A forward contract is an agreement to buy or sell a product or asset for an agreed-upon price at a later time in the future.
In the event that the cash is not fully exchanged for the commodity or the asset, only the gain or loss is exchanged and this is called non-deliverable.
For example, if you buy a barrel of oil at $100 for delivery after a month and when the price of oil is $150, all that will happen is that you will receive $50 from the seller and buy from the market yourself.
A simplified example of the domestic NDF:
A foreign investor wants to buy shares in Egypt with a value of $100. On December 31, 2022.
The investor converts $100 into Egyptian pounds using the official exchange rate, which is EGP 20 to the dollar.
$100 x 20= EGP 2,000
If the stock price does not move for a year but the exchange rate drops to 25 pounds to the dollar, the investor will lose 20%.
EGP2,000/25 = $80
Forward contracts that are settled in Egyptian pounds insure the investor against the risk of depreciation in the exchange rate under a certain limit as follows:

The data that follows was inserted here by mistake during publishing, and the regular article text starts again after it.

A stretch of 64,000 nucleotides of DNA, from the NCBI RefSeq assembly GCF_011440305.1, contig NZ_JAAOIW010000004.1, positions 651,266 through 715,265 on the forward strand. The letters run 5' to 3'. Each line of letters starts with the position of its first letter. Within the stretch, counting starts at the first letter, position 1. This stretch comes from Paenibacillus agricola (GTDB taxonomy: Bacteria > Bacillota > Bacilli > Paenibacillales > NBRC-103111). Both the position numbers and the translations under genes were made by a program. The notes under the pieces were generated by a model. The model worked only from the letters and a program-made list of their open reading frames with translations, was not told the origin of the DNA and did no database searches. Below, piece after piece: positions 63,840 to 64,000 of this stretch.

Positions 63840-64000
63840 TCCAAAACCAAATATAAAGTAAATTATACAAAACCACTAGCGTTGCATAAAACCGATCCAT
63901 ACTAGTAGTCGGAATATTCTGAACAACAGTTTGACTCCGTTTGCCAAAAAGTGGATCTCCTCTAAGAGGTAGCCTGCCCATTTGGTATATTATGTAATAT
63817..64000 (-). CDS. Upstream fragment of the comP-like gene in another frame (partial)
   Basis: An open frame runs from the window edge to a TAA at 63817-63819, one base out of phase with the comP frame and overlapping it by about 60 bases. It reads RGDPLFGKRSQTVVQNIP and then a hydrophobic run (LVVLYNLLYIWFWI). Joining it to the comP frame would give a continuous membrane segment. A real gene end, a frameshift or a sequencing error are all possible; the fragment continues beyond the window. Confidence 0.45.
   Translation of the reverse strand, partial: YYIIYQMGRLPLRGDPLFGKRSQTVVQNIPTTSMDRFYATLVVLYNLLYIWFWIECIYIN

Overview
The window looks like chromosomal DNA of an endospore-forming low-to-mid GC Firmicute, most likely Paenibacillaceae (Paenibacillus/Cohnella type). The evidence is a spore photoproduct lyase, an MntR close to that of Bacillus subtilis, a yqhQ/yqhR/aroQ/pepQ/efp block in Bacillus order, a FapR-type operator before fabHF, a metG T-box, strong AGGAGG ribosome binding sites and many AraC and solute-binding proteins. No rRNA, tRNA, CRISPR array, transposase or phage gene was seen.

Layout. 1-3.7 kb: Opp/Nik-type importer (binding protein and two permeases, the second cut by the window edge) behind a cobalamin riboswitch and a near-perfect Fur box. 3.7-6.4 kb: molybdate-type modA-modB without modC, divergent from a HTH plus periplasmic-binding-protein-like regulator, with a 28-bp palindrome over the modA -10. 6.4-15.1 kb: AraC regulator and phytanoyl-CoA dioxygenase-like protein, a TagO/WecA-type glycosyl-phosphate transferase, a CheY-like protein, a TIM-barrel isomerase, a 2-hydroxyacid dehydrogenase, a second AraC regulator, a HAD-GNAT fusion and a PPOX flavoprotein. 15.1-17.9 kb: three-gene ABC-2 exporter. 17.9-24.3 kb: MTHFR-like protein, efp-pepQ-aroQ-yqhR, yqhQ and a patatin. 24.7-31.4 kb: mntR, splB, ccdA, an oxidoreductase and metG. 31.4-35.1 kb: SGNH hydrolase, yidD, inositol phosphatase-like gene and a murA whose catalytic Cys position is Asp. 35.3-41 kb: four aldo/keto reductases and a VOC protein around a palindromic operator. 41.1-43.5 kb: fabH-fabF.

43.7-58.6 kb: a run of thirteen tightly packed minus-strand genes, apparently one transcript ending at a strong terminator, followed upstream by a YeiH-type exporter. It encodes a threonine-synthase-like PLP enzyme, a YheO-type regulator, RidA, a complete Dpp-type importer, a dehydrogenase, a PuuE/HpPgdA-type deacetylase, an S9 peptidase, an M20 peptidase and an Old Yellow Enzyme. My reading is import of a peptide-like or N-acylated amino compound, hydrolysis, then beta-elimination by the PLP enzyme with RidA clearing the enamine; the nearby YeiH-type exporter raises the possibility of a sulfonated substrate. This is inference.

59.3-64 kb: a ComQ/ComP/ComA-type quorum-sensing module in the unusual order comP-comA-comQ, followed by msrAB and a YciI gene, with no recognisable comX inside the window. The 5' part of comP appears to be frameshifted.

1. At the beginning of the investment period, the foreign investor agrees with a local bank to sell the EGP 2000 after a year and buy the dollar at an agreed exchange rate from now on, let it be EGP 22 to the dollar.
2. The forward exchange rate (the EGP 22) is determined based on the interest rate differential between Egypt and America.
3. After a year, the official dollar exchange rate is already EGP 25, which is lower than the agreed exchange rate, which means that the investor has made a profit as a result of the hedging.
4. So, the client’s gain as a result of hedging = 2000/22 – 2000/25 = $11.
5. Finally, the $11 is paid to the customer’s account in Egyptian pounds in Egypt at the current exchange rate = 11 x 25 = 275 pounds.
This mechanism has been used in some emerging countries, such as Indonesia in 2018, during periods of pressure on the local currency exchange rate and the country’s desire to provide an insurance tool for foreign companies and investors.